Life of a convelescent, and an honest view of being in France
Friday, October 11, 1918
Transcribed by: Anne Hales
London S.S. 15
Dear Folks at Home:-
Haven't had a letter from Canada for nearly a month now but I suppose I will have to be patient as they will likely come in a bunch from the Army P.O. some of these days.
I received your cable all right last Sunday and had no trouble getting it cashed.. You may have wondered at my funny address but "Opiclaren" is the code word for this place in telegraphing and saved me a few shillings in the address.
Last night three of us went to the Putney Hippodrome1 and saw a very good show. The best part of it, in my opinion, was a short recital on the pipe organ by a wonderful player who was assisted by a lovely contralto soloist. He certainly did wonderful things on that pipe organ and I wish you could have heard him as I think you would have enjoyed it fully as much as I did.
In all the theatres around here, moving picture shows included, there is, besides a good orchestra, a pipe organ and often I enjoy the music better than the show or the pictures themselves.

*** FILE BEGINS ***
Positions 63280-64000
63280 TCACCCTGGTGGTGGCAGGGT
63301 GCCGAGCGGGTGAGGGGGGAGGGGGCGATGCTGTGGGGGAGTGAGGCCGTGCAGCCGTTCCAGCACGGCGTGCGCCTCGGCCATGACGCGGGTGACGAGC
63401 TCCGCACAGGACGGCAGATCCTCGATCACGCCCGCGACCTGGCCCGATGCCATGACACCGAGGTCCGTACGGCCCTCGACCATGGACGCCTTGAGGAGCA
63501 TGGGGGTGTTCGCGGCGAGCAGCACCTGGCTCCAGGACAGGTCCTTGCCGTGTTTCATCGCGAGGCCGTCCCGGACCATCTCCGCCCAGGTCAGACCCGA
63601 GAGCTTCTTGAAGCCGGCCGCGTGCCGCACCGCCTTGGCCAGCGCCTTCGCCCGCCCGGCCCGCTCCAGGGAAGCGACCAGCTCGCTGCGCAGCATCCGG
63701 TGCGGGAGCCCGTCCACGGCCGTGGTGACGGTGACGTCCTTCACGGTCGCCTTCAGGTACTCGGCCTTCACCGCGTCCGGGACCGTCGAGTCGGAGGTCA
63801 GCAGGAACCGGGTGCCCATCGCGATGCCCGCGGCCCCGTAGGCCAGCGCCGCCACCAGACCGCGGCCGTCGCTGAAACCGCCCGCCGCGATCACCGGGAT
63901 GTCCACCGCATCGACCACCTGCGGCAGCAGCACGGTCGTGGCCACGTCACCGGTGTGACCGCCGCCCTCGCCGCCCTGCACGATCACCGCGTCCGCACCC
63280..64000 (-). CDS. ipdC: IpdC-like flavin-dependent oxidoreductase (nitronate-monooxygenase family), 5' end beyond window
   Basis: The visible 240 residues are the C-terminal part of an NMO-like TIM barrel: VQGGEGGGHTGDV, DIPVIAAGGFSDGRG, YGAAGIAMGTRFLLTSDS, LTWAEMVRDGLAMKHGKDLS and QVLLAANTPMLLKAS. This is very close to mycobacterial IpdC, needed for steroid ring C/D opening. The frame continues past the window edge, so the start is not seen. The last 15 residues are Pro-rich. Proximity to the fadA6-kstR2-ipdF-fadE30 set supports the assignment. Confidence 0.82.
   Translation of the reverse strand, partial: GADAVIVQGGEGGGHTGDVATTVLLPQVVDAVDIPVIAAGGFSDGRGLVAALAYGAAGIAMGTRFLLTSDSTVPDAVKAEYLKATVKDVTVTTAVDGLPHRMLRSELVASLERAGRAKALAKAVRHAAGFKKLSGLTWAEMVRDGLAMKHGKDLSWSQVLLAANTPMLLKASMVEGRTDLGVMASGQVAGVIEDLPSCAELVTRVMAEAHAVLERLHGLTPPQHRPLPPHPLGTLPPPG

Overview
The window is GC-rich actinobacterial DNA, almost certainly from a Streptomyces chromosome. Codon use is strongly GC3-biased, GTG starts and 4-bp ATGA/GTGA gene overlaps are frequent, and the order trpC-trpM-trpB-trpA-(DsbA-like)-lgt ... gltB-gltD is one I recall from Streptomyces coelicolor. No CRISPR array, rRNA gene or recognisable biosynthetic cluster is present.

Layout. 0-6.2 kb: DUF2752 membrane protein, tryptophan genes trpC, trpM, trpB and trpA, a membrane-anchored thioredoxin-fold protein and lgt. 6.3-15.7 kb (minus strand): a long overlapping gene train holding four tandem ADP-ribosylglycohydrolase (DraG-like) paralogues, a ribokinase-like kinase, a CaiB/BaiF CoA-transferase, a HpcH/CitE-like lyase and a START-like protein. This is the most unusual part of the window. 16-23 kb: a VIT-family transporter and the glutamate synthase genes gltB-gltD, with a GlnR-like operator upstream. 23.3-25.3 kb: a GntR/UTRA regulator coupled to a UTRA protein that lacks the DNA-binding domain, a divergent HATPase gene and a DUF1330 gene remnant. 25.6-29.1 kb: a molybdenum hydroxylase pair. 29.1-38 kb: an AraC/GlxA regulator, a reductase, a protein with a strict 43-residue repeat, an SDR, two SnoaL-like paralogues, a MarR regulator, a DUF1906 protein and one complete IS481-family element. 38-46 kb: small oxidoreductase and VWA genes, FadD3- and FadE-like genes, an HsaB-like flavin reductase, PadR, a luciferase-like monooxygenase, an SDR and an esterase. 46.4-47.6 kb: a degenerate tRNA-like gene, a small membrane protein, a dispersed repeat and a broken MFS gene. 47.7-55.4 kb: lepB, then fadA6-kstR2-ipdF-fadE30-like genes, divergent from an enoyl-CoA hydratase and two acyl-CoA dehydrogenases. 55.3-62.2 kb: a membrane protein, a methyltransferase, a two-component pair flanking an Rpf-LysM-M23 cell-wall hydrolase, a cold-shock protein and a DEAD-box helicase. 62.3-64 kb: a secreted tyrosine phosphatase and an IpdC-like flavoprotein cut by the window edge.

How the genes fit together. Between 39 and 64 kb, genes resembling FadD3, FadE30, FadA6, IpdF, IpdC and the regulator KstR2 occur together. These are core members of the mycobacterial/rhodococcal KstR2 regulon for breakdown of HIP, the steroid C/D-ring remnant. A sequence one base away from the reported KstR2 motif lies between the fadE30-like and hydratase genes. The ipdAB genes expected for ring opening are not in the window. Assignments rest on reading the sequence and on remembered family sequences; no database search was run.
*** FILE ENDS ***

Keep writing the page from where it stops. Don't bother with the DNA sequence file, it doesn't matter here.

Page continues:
Life in this place is just like a good holiday. In fact, as one of the fellows said we are treated here more like guest than patients and all the wounded boys agree that this is quite the best hospital they were ever in. Of course we are not all our own bosses as we have to be in by 8 P.M. every evening unless we have a late pass but that is better than in most hospitals and besides we can have all the afternoon off.
On Tuesday night we had a -----? drive and I was lucky enough to get third place and got a nice pair of woolen gloves and a handkerchief. Of course we had to have a little spread which consisted of cake and coffee and Canadian maple sugar.
The good news in the papers still continues and things look better every day. Surely the end of the horrible business will soon come.
I suppose you will be hoping that it will be over before I have to go back again. Well, of course you can never tell, but when you consider that I have to do all my training over again after I go back to the reserve, I think you will have reason for your hopes. You can be sure that I won't be so anxious to go again as I was the first time. Nobody, who has spent any time in France can honestly say that he wants to go back again.
We are having some real fall weather now and it only rains a little every other day now which is a relief from the "day in and day out" everlasting drizzle.
I am enclosing a couple of picture postcards of the place here.
Must close now hoping this find you all well. My arm is nearly all healed up and in another week or so it will likely be completely healed and as good as ever.
Love to all
1) The Putney Hippodrome was built in 1906 and was a small, indoor theatre. It was demolished in 1975
This is part of the John Cushnie Collection. This is a collection of approximatly 98 letters from 1916 to 1918, and a diary with 220 entries from 1918. These letters and diary entries, were very gratiously provided by Anne Hales.